With Kris Benson and Rodrigo Lopez, the Orioles have two reliable sources of innings -- it's just that the innings aren't that good. Benson's first year in the AL saw him post a 4.82 ERA in 183 innings of work with a dreadful 58:88 BB:K ratio. Lopez set a career high with a 5.90 ERA in 189 innings. Lopez has always walked the line; the line where your durability is either an asset or a liability. He can't be counted on for anything but replacement-level innings.
The trade of Jaret Wright does give the team another alternative. After a terrible 2005 in New York, Wright rebounded with what was, all things considerd, not such a bad year. His ERA was a tolerable 4.49. However, he was still limited to just 140.1 IP and posted a dismal 57:84 BB:K ratio. Wright might be able to provide better-quality innings than Lopez, but unless Mazzone can work his magic again, Wright will just be taking up space.
And the worst part is that the Orioles have a couple young pitchers who deserve a shot in the rotation. Adam Loewen moved quickly through the minors before reaching Baltimore in 2006. His big-league numbers were pretty poor (5.37 ERA, 62:98 BB:K ratio in 112.1 IP), and his minor league numbers don't make him look like a star, either. But he's a cheaper alternative than guys like Wright and probably deserves a shot.
Hayden Penn got the call to the majors in 2005, but wasn't ready. He spent most of 2006 at Triple-A Ottawa and now appears to have earned a shot in the bigs. Granted, his 2006 cup of coffee was a disaster (15.10 ERA in 6 starts), but he's still valuable. Teams like Baltimore shouldn't take for granted the cheap, major-league ready arms they have in their own system.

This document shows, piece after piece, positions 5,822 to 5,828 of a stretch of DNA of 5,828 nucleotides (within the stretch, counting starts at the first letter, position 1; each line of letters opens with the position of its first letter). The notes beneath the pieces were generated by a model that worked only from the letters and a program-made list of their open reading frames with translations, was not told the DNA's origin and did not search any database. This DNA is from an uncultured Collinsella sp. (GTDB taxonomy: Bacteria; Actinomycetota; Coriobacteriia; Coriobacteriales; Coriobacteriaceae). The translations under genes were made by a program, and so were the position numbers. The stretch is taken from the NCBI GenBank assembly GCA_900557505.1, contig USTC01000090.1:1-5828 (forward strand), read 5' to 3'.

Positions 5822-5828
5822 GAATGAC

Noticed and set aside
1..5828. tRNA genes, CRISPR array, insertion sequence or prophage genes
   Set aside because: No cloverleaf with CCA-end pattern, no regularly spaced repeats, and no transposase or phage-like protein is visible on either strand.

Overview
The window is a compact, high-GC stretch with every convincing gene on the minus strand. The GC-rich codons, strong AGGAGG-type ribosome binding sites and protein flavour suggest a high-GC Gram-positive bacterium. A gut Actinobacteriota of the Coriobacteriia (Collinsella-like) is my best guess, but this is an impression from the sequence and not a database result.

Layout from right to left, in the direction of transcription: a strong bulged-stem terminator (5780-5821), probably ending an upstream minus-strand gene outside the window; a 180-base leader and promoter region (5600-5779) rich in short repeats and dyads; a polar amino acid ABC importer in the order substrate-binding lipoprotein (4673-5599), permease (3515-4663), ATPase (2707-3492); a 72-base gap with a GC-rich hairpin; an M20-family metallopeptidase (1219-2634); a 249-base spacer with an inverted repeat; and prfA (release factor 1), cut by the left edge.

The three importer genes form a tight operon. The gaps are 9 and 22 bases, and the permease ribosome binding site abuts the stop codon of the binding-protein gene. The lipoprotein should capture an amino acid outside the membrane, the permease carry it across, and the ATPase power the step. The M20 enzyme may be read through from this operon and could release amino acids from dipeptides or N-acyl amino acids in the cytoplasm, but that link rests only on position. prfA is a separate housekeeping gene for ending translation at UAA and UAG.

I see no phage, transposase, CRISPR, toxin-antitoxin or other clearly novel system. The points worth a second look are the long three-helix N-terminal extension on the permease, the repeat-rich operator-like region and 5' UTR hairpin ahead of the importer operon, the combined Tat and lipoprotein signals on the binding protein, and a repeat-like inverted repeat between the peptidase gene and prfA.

Offseason Game Plan:
The O's are rumored to be big players in the Carlos Lee sweepstakes. Unfortunately, I just don't see that one ending well for Baltimore. Lee would provide good power, but he's another unathletic guy who probably shouldn't be signed long-term. Lee turns 31 next year, and it sounds like he'll get at least a 5-year deal worth something like $15 mil. a year.
It's very tempting to try and solve all of your problems by writing one check, but it's also a quick way to dig your hole even deeper. Lee would likely be worth the money for a year or two, but I doubt it would be worth subsidizing his age 36 or 37 season for MVP-money. It would also keep the club on the wrong side of Father Time; if anything, they should be pursuing J.D. Drew, a not-so-flashy guy who's probably a sounder investment, especially over the long term.
There's not much the team can do to improve their offense over the short run. They're stuck with a a few solid players and a few millstones, and really can't afford to add to the latter. The club either needs to get younger or try to contend now without spending money recklessly. But that's a faint hope in Baltimore, where reckless spending might as well be Peter Angelos' nickname.